PRESS RELEASE: Charter Challenge Update

The Ontario Superior Court Confirms Bias in CRA Audit but Delays Justice for the Muslim Association of Canada

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Toronto, ON, September 14, 2023 – A recent ruling by the Ontario Superior Court marks an important acknowledgment in the ongoing battle against systemic Islamophobia, recognizing the differential and biased treatment the Muslim Association of Canada (MAC) faced during the Canada Revenue Agency (CRA) audit. However, the court’s decision to allow the CRA to continue to conduct audits with prejudiced practices, unchecked and without consequence, raises profound concerns for the Muslim community and the wider charitable sector.

Although the court acknowledged the CRA’s biased approach in MAC’s audit, it stopped short of providing a resolution, citing the incomplete administrative process of the audit. The court’s decision to delay justice is detrimental to Canadian Muslims, both emotionally and financially. As such, the decision risks overshadowing the very essence of the Canadian Charter of Rights and Freedoms, which stands as a safeguard of individual rights against overreach by the state and unlimited discretion. This ruling does not reflect the experiences and testimonies of countless Canadian Muslim-led charities who have been impacted by the CRA’s prejudiced audits. 

The Charter challenge was originally filed by MAC in April 2022 and was subsequently heard in court a year later, in April 2023. The challenge seeks to address the deeply concerning question of whether the CRA’s audit and methods for assessing terrorist financing risks posed by Muslim charities are rooted in systemic Islamophobia and violate Charter rights. These included Section 2(a) concerning freedom of religion, Section 2(b) on freedom of expression, Section 2(d) related to freedom of association, and Section 15 which addresses equality rights.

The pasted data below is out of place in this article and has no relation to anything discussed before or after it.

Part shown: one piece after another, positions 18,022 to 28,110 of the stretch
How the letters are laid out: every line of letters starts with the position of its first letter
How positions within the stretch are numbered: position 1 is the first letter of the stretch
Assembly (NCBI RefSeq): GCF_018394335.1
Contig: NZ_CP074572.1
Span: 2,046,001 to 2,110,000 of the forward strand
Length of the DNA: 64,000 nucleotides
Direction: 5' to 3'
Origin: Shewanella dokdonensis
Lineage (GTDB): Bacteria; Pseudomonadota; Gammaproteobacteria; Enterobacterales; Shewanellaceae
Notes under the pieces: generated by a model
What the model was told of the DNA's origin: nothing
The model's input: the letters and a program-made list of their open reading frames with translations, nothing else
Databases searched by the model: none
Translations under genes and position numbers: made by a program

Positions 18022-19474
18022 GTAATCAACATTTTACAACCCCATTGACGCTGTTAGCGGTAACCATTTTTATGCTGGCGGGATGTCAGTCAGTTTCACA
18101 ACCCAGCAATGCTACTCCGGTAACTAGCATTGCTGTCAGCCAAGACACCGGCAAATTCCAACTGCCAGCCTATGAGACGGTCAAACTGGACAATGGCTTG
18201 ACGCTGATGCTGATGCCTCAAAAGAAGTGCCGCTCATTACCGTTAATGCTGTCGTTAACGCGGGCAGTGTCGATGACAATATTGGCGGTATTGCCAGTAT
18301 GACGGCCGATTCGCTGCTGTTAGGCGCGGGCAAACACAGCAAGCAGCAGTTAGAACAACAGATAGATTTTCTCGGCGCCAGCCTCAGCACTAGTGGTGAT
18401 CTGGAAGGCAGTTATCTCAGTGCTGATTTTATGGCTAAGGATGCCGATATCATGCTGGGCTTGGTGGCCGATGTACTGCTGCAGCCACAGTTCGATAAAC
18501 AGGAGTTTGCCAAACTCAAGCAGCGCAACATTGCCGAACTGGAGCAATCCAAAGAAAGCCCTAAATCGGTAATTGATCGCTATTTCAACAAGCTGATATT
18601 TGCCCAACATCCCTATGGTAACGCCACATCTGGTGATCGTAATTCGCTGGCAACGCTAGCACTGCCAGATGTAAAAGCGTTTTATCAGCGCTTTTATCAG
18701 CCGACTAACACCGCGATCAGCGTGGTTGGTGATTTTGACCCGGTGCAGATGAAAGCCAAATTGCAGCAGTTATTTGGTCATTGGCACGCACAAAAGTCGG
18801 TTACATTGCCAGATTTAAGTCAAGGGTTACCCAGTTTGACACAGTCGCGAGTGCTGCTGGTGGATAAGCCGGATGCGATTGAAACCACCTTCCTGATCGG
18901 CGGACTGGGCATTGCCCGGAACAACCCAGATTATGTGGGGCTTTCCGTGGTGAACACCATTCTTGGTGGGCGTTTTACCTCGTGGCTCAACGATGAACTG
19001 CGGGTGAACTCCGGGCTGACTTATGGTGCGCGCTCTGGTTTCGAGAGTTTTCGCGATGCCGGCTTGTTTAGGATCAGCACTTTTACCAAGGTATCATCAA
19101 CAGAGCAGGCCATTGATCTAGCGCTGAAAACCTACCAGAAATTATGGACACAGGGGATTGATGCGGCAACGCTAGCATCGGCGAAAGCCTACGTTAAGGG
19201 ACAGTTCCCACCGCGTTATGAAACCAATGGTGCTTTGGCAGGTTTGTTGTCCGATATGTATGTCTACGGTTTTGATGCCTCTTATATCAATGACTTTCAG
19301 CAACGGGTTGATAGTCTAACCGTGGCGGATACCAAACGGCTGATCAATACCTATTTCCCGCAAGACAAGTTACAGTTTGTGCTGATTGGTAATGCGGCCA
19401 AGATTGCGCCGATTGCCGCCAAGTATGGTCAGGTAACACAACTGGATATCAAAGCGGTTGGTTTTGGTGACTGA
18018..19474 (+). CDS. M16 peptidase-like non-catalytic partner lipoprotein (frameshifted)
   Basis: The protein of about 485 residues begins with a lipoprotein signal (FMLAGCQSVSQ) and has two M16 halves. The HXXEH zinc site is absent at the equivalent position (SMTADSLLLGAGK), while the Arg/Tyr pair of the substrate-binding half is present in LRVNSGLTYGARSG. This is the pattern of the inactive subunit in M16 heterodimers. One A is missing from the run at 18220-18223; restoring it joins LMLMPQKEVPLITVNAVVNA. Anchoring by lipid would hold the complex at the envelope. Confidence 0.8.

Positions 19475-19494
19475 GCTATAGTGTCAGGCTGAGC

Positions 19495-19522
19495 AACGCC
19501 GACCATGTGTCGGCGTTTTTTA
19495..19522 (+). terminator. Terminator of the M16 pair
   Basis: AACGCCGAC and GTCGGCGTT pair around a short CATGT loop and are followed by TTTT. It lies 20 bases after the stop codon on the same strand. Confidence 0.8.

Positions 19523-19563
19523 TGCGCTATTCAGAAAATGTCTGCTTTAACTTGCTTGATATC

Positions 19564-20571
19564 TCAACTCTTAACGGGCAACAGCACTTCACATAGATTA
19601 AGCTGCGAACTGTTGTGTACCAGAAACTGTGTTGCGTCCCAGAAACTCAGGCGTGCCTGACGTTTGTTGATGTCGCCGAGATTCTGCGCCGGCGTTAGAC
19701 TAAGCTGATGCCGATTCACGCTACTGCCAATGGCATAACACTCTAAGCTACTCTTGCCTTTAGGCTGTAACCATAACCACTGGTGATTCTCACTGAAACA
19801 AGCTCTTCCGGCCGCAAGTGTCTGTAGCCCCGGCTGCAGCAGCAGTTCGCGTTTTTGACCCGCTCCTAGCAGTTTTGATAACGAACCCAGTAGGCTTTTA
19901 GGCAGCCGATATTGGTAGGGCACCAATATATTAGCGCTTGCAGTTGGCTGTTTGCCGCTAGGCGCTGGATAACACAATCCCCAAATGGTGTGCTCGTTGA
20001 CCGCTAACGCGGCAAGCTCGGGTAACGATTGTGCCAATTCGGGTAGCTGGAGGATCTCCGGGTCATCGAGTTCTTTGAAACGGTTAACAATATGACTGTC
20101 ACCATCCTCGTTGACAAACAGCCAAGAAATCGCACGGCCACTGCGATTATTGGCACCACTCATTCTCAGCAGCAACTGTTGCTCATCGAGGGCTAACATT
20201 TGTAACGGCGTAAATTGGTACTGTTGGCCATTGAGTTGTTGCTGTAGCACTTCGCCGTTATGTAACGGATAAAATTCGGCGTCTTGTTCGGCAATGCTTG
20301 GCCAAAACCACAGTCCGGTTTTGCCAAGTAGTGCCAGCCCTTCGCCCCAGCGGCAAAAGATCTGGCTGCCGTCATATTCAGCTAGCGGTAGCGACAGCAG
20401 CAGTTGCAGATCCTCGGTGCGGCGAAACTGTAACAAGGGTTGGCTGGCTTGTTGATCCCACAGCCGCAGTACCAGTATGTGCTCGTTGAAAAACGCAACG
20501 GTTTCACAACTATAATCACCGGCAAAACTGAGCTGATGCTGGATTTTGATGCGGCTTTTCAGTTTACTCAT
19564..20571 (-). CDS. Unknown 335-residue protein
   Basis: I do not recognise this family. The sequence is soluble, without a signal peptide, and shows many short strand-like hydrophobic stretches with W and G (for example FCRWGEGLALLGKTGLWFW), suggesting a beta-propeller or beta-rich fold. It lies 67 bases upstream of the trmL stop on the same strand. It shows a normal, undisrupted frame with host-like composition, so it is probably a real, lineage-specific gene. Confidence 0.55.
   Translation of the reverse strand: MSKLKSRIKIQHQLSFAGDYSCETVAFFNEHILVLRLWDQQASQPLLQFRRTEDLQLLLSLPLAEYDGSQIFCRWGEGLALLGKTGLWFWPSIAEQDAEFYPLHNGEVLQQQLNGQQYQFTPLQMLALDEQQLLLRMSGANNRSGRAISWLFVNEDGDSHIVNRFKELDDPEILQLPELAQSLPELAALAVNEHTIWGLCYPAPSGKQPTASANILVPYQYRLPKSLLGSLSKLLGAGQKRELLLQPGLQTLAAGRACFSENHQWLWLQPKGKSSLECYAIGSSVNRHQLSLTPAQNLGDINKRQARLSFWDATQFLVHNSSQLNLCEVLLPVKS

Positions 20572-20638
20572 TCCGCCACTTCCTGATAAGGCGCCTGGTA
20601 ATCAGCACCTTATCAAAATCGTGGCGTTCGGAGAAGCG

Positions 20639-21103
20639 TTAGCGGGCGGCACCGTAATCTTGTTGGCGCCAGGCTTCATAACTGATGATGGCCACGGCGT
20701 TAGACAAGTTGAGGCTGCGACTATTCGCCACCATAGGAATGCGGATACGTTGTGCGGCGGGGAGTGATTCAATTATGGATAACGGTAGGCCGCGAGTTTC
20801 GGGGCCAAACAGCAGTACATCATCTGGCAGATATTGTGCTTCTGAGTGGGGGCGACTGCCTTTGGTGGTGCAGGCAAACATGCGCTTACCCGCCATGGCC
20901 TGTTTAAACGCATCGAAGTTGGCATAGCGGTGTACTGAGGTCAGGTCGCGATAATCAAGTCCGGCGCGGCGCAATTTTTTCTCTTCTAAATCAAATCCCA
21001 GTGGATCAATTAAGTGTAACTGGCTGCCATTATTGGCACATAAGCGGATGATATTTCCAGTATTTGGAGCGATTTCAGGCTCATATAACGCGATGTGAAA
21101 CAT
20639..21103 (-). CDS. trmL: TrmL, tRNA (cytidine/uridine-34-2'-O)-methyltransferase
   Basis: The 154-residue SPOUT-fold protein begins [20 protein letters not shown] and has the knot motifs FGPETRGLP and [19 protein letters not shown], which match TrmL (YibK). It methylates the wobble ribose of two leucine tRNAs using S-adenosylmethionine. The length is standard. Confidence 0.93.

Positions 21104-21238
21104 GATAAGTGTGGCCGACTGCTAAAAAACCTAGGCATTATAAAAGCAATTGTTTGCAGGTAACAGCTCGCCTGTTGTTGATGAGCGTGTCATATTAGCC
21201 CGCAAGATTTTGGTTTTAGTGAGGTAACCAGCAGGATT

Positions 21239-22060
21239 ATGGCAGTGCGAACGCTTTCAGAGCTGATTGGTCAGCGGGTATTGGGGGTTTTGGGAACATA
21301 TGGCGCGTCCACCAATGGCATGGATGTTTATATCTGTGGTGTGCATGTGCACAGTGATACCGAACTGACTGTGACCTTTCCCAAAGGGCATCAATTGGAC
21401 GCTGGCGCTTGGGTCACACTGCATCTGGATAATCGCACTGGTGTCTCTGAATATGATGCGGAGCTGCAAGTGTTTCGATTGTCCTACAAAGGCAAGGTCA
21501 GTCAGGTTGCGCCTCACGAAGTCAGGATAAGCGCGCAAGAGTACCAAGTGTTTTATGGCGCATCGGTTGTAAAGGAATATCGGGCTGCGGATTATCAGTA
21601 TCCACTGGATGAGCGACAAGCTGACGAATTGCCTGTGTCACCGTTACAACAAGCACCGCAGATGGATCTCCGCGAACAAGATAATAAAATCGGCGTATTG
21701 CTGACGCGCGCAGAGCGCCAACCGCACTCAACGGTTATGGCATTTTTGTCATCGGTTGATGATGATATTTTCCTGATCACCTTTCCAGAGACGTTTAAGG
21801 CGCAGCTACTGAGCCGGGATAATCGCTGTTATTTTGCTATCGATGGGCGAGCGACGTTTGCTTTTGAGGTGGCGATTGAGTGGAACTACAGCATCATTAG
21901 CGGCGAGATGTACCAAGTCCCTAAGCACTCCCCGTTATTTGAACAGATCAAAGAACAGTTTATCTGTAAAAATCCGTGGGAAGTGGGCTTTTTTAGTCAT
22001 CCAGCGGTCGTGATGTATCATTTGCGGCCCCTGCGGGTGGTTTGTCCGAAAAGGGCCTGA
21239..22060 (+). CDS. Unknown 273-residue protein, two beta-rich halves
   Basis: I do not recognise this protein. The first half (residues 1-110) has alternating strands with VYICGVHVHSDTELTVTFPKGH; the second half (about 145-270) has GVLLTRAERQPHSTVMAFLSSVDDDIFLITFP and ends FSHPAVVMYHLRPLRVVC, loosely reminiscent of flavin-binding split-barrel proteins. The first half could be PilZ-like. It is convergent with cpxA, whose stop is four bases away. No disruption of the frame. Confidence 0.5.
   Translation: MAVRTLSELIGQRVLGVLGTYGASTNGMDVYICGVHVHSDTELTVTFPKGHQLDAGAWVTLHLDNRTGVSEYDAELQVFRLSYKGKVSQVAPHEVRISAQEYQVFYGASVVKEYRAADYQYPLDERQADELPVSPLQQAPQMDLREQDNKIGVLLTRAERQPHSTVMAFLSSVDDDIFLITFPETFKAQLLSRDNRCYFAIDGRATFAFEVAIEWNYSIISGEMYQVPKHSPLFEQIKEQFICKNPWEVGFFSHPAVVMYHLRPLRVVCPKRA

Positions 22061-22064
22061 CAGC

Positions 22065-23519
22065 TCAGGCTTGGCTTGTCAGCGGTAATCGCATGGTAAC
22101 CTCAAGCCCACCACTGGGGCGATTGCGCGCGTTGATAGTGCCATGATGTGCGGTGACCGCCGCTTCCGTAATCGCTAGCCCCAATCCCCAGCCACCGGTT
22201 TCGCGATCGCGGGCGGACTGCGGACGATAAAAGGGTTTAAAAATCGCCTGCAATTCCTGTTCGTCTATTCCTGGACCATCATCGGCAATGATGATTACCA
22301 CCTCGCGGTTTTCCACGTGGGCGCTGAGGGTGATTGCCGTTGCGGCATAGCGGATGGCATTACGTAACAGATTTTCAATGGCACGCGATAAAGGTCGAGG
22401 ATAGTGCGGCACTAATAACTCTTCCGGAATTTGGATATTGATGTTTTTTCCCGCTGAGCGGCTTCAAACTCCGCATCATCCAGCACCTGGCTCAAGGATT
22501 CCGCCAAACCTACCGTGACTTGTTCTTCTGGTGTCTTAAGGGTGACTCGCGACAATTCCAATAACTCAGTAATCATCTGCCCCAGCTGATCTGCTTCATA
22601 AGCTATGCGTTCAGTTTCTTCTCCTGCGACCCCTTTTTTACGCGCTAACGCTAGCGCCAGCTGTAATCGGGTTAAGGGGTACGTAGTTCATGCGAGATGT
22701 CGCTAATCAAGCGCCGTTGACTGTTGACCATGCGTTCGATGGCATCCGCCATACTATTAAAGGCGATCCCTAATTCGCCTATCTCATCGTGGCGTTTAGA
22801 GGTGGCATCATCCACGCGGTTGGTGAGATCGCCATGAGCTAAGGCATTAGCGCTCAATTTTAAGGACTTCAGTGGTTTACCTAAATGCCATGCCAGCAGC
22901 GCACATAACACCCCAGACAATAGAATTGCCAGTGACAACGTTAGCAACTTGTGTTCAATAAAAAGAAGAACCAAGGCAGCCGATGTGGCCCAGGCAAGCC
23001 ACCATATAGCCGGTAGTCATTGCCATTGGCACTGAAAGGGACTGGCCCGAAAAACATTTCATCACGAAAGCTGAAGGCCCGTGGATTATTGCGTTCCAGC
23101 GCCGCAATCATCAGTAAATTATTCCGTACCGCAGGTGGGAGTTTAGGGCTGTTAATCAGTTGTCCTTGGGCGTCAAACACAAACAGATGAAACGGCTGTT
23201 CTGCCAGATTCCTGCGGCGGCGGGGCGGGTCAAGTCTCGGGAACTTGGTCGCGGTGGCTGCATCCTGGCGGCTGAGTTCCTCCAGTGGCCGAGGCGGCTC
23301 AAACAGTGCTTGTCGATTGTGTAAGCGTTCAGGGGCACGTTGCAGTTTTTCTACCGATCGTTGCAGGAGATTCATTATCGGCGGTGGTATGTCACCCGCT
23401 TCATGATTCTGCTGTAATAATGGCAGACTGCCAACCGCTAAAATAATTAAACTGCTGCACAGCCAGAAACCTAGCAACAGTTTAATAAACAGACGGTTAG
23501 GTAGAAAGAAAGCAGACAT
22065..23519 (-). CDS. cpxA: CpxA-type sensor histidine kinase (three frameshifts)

“The court’s ruling is not only legally wrong but also departs from the courts’ long-standing commitment to safeguarding the rights of all Canadians. When the state overreaches and the rights of Canadians are infringed, timely intervention is not just an option, it’s an obligation. Unfortunately, the court has lost sight of this fundamental principle,” said Geoff Hall, a lawyer at McCarthy Tétrault LLP who represents MAC on the Charter challenge. “It’s deeply troubling that the court would tacitly accept a premise that Canadian Muslims can be considered a national security risk. More Muslims have been killed in Canada at the hands of self-confessed white nationalists than in any other Western nation. Yet we would never accept that ‘white’ people are an inherent security risk and worth singling out for investigation.”

“The court’s decision to recognize the inherent bias and prejudice against the Muslim community in the audit validates our long-held concerns. It underscores the urgent need for reform,” said Sharaf Sharafeldin, the President-Strategy of MAC. “However, we are disappointed by the court’s choice not to address these violations immediately, effectively allowing these infringements on our community’s rights to persist indefinitely. We remain committed to pursuing justice and ensuring that the rights of Canadian Muslims are respected.”

Justice Koehnen has shed light on how the CRA should approach its dealings with MAC and more broadly with religious organizations.

  1. The reasons used by the Review and Analysis Division (RAD) to select MAC for an audit might  not support adverse audit findings against MAC.
  2. Instead of the CRA maintaining a focused examination on terrorism financing, the audit’s direction strayed into areas unrelated to its stated purpose.